The ranking member of the Senate Armed Services Committee said the Obama administration has left the United States vulnerable to a growing list of enemies.
Sen. James Inhofe (R-Okla.), ranking member of the Senate Armed Services Committee, speaks during a March 13, 2014 hearing on Capitol Hill in Washington, D.C. (AFP/Getty Images/Mandel Ngan)
Sen. Jim Inhofe (R-Okla.) introduced a resolution Thursday to put Moldova on the U.S.'s radar, arguing that it's another country now vulnerable to Russian aggression. Inhofe told TheBlaze he hopes it will send a message that the former Soviet state, located between Russia, Turkey and European Union, is not up for grabs. He admitted, however, there is little the U.S. can do militarily to stop Moscow's aggression if President Vladimir Putin chooses to move forward.
"Here's the problem, our military leaders admit we are weakened to the point that we cannot do one longterm contingency plan," Inhofe told TheBlaze after Thursday's hearing on the Defense Authorization Request for fiscal year 2015. "What do you think is going through the minds of potential adversaries out there? Our enemies don't fear us, our friends don't trust us — this is what the Obama administration has done. We have a direct interest in that part of the world. While Obama disarmed America, [our enemies] have been expanding in every area."
[sharequote align="center"]"While Obama disarmed America, [our enemies] have been expanding in every area." [/sharequote]
The resolution also stresses that a "stable Europe is a key priority for the United States, and this can only be achieved if the principles of sovereignty and territorial integrity are respected," Inhofe said.
Russia currently has 40,000 troops on the Ukrainian eastern border and roughly 1,200 near the Moldova border. U.S. intelligence officials access that there is a strong possibility that Putin is also preparing to move those troops toward Moldova in the near future, much like he did in last month's annexation of Crimea.
A U.S. official told TheBlaze that based on Putin's continued statements that the Kremlin is protecting Russian speakers in the region, "it should be no surprise if he does just that — but it wouldn't be for protection."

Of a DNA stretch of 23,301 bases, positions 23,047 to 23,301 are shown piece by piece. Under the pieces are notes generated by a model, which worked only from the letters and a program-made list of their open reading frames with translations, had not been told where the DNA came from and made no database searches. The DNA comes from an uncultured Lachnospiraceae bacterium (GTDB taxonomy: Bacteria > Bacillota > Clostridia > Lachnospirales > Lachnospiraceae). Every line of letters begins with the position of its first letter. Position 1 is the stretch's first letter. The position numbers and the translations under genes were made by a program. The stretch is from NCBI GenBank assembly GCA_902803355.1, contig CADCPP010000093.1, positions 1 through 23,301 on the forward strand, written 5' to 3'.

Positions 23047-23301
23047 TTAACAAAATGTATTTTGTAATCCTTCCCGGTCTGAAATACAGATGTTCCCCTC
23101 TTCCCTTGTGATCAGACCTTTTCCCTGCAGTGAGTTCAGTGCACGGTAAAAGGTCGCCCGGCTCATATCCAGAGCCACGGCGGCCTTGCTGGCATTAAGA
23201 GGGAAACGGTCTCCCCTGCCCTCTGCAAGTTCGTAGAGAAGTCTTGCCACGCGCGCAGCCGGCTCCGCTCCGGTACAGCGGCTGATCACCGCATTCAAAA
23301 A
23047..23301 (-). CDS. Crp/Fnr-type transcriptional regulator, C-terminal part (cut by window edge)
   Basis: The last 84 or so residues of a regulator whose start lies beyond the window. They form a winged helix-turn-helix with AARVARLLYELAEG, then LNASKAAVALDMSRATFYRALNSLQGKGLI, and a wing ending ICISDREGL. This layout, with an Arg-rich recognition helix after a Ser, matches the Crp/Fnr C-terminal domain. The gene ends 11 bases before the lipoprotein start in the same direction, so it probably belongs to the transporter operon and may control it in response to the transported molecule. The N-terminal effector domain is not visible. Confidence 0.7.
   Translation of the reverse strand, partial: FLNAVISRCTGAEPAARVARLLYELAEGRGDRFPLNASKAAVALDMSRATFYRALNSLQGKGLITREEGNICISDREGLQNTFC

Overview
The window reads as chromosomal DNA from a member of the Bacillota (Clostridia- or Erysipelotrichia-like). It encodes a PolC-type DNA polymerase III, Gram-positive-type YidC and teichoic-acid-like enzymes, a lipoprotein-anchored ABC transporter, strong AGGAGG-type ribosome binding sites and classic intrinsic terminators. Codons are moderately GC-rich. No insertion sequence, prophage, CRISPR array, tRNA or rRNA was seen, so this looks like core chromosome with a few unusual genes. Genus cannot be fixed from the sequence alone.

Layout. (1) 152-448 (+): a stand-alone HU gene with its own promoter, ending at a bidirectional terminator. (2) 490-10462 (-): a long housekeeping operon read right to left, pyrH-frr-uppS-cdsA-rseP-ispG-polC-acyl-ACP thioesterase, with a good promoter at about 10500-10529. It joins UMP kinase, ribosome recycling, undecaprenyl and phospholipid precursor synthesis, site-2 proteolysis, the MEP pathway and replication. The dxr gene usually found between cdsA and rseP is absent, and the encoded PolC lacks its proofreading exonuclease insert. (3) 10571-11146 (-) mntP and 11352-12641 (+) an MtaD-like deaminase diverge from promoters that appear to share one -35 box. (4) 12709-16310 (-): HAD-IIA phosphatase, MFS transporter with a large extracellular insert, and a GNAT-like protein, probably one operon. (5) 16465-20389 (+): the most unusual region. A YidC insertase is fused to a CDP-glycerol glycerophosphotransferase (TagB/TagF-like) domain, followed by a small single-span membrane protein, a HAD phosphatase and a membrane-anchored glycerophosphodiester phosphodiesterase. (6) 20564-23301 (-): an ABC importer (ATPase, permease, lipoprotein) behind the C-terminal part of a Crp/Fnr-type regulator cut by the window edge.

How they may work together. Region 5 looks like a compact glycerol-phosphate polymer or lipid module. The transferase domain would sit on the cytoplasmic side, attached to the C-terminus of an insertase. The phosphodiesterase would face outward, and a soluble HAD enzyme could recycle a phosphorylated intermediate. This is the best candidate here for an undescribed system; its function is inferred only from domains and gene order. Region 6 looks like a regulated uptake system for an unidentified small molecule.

Inhofe said that while the U.S. continues to cut back on the military and research enemies like Russia, Iran and China are building up their capabilities.
Army Chief of Staff Gen. Ray Odierno and Army Secretary John McHugh told Inhofe during Thursday's hearing that severe budget and program cuts to the military has left the United States vulnerable to its enemies and barely able to sustain one longterm war.
"Anytime you have the chairman of the Joint Chiefs say that in our degraded [military] position it would be immoral to use force it's shocking," Inhofe said. "This is an America I never thought I would see. It's not just embarrassing, it's dangerous."
Inhofe asked Odierno during the hearing, "if we're in the middle of one longterm contingency operation ... what do you think is going through their minds, potential adversaries out there?"
Odierno said troop cuts, particularly in the active military component as compared to reserves, would affect U.S. capabilities abroad.
"As we reduce the size of the active component, the responsiveness and the ability to do this is significantly degraded," Odierno warned. "And that's the cause for concern. We still need the guard and reserve levels because they provide us the depth and capability in order to execute longer-term strategies. And they also provide us some very unique capabilities that we don't have in the active component."
The Moldova resolution states that Putin “maintains a contingent of Russian troops and a stockpile of Russian military equipment and ammunition within the Moldovan territory of Transnistria.”
The new Inhofe resolution demands that Russia move “its military forces and material” from Moldova’s territory and sends a "strong signal that the U.S. and Congress will support Europe to stop Russia aggression," a congressional official told TheBlaze.
"The importance of this bill is to make Moldova a national name here in America," the congressional official added. "A majority of Americans have no idea Moldova exists, but Putin knows and it's been on his radar for quite some time to rebuild what he lost in the Cold War. By passing this resolution, Inhofe and the Senate are helping to educate Americans on a country whose young democracy – only 20 years old – is vulnerable due to an irredentist Russia."
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